For wheat growers, it’s a truism: Plant varieties that are resistant to prevalent diseases. But what if the wheat plant has to pay a price for resistance, possibly reducing its yield? Is the resistance worth it?
It’s not easy to detect any possible negative effects of resistance genes on yield. Any two wheat varieties you can imagine will very likely differ in their geographical adaptation, yield potential, and reaction to the range of Central Plains diseases. If, for example, you happen to compare a specific stripe rust-resistant variety with a susceptible variety, the resistant one might yield less than the susceptible one in a year without stripe rust. Depending on which ones you’ve picked, it could also yield more. However, that does not mean that resistance causes lower yield. The two varieties differ not only in that stripe-rust gene, but also carry contrasting genes throughout their genomes. Any of those genetic differences could contribute to a difference in yield potential.
Having said that, there is a legitimate question as to whether resistance genes themselves may have a yield effect. The theoretical basis for this comes from plant species in nature. Plant populations are highly variable when it comes to disease reaction, with some plants having more resistance genes and some fewer, and it’s a different situation for each disease. Therefore, ecologists and evolutionists have long reasoned that resistance to pathogens must come at a cost to a plant’s fitness; otherwise, natural selection over many generations would have driven populations toward accumulating every available resistance gene, and plants would be uniformly resistant. That’s not the case. So in crop species, if the goal of artificial selection — the plant breeder's full-time job — is to accumulate resistance genes in crop populations, will genetic yield potential suffer?
Answering that question requires field experiments to estimate the impact of resistance on yield. To be valid, such experiments must compare lines of wheat that are almost identical in their genetic makeup, except for the resistance gene(s) being tested. Either that or the experiment must compare two groups of lines from the same population, one with and one without the gene, so the genetic backgrounds would cancel out. Then these lines must be yield-tested in a replicated, randomized experiment in which the disease in question is totally absent or, better, in which the plots are chemically protected from disease.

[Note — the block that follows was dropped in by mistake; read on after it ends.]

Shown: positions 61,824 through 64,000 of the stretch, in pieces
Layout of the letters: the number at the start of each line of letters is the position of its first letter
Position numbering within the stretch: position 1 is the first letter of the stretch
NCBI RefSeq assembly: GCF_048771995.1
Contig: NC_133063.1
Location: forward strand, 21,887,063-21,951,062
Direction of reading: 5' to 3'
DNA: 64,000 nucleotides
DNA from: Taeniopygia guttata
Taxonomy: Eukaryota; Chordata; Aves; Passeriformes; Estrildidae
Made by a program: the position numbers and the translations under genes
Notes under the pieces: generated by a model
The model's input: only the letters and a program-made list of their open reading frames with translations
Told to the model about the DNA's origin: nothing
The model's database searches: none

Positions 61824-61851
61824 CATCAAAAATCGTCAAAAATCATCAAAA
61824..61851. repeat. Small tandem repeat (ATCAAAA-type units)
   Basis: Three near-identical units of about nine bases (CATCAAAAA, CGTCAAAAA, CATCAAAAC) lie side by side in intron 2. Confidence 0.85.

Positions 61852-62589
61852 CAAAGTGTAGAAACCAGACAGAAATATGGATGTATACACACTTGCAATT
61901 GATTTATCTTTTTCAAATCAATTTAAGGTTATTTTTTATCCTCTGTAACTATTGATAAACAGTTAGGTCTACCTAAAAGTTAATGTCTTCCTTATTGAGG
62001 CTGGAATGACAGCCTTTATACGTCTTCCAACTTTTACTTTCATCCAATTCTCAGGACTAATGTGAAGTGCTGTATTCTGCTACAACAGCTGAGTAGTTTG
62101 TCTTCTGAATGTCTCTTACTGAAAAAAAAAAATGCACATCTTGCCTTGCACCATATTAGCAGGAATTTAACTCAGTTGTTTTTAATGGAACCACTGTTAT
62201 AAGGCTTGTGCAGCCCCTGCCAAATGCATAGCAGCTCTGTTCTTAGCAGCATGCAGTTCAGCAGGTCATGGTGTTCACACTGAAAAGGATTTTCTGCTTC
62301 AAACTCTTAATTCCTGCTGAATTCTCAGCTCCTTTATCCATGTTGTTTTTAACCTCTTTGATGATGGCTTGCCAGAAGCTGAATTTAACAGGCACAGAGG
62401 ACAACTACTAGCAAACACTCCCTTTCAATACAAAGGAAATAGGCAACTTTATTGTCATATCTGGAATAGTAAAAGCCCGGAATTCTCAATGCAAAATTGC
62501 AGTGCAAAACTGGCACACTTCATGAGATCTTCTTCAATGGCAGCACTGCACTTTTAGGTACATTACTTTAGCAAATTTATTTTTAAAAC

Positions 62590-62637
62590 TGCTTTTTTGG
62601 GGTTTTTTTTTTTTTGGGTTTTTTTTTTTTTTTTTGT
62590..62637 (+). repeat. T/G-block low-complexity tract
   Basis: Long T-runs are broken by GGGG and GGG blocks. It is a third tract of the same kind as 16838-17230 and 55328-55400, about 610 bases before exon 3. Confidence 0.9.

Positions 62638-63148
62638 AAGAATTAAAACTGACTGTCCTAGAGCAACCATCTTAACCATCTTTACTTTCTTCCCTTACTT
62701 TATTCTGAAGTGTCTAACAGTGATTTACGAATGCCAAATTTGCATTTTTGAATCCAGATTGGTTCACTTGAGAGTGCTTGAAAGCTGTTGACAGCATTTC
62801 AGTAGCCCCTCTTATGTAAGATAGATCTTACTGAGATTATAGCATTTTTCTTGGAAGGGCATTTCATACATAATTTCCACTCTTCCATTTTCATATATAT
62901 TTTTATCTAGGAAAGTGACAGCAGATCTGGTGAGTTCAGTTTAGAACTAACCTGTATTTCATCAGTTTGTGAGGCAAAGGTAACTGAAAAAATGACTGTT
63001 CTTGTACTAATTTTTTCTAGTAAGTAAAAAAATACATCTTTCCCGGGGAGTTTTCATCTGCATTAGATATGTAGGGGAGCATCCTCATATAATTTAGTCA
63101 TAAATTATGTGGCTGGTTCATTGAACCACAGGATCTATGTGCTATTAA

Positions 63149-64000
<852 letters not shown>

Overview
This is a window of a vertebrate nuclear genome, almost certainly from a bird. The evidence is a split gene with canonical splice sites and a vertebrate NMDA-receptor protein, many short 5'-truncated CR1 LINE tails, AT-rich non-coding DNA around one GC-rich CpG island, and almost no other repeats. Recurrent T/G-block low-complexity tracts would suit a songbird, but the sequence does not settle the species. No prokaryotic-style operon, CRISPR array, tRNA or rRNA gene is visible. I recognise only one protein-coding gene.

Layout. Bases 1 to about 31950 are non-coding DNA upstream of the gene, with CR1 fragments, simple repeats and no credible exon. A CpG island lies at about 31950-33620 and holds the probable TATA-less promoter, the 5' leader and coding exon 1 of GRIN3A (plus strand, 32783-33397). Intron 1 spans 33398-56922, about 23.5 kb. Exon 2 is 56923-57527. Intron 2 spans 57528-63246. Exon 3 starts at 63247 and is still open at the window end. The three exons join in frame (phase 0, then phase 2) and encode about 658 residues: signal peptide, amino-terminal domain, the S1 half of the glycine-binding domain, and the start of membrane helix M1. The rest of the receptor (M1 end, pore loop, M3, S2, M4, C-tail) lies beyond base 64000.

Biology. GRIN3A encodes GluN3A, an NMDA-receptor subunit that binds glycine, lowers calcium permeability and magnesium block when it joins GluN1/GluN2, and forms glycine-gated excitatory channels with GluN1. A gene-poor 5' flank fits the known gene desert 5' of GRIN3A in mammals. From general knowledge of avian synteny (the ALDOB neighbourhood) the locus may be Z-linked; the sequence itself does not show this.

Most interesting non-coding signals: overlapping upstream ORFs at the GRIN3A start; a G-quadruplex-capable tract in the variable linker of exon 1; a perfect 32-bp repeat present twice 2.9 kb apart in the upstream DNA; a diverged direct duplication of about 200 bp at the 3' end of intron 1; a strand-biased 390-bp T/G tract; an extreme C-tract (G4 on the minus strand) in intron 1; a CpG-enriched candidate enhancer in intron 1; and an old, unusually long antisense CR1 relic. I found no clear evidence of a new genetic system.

Over the years, such controlled experiments in wheat and other crop species, all of them designed to answer the question, “Does the plant pay a price for resistance?” have provided us with a very clear, definitive answer: “Well, it depends.” A survey of these comparative studies, published in the 1990s, found that in exactly 44 out of 88 cases, covering a wide range of species and genes, resistant lines were less productive than susceptible ones in the absence of the relevant disease, insect, or herbicide. In the other 44 cases, there was no difference or, rarely, the resistant line was more productive. The results of studies done since that time have continued to vary in whether they find a yield effect and if so, how big that effect is. It depends on the specific resistance gene(s) involved as well as environmental conditions.